By Patricia Jones, Task Force On Poverty
Karen Boysen - the woman with the big smile who helped you find something at Carter’s Hardware, the woman with the crazy sense of humor who came to the Titanic party at the Knight Museum dressed as the iceberg - shared her story about the length of time she and her family lived in poverty after her husband had his first heart attack in 1997.
Karen grew up in Greeley, and her father was a college professor. After she married, she and Bill moved to Omaha, where Bill and his brother were involved in a scrap metal business. In the early 90’s they moved to Sterling for a job that didn’t pan out. Bill then applied for a job as a ranch hand, and the Boysens moved onto the Messersmith Ranch.
Working as a ranch hand had lots of advantages, including a truck for Bill to drive, a house with utilities paid and lots of space for children to run free, close friends at the country school. Bill loved the work, the wide open spaces, caring for newborn calves. He and Karen thought they would be there forever.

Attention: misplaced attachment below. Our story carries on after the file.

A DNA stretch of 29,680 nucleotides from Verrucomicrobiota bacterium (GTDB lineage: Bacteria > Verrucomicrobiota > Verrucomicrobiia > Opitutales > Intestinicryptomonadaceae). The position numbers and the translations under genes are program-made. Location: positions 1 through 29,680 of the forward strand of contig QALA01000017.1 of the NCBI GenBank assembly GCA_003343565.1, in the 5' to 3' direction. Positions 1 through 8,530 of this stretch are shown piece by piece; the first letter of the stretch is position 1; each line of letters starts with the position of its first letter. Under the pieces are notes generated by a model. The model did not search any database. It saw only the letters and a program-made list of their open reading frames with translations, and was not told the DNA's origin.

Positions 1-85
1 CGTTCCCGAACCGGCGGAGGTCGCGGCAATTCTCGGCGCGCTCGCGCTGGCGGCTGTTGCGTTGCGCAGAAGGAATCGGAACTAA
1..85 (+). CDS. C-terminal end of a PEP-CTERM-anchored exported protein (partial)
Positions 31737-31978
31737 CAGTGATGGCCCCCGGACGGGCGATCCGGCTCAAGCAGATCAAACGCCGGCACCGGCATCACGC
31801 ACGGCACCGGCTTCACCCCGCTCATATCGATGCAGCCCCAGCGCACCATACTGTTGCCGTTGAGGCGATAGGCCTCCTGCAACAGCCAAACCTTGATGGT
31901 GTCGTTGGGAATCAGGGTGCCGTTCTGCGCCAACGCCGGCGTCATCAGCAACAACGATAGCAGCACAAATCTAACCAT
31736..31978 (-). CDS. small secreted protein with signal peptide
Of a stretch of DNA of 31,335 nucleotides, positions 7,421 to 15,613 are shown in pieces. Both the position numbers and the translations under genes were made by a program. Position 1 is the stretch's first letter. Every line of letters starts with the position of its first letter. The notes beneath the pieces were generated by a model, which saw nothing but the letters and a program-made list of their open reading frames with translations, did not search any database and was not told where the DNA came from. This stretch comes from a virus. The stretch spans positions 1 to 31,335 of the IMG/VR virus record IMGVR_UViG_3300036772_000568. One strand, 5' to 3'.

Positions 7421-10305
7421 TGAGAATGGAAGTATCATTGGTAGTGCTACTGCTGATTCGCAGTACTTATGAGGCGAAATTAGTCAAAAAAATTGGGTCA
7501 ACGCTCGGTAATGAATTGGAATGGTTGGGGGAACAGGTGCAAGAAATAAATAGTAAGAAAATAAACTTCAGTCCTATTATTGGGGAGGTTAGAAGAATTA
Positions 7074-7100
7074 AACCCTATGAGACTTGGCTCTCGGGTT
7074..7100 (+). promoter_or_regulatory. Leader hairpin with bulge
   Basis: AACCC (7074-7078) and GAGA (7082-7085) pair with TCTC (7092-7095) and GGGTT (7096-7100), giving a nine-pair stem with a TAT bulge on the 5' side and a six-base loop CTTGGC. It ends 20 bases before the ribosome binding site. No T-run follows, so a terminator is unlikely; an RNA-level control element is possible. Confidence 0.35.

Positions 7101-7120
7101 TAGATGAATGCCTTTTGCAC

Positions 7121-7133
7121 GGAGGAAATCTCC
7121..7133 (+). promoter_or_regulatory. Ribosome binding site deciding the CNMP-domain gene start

The Flight for Life helicopter transported Bill to a Denver hospital after his heart attack in November, 1997, where he remained for a week. But with no insurance, the helicopter wasn’t covered, the hospital stay wasn’t covered, and follow-up care was limited. Even with some doctors donating their services, the Boysens are still paying off the bills from this and two subsequent heart attacks.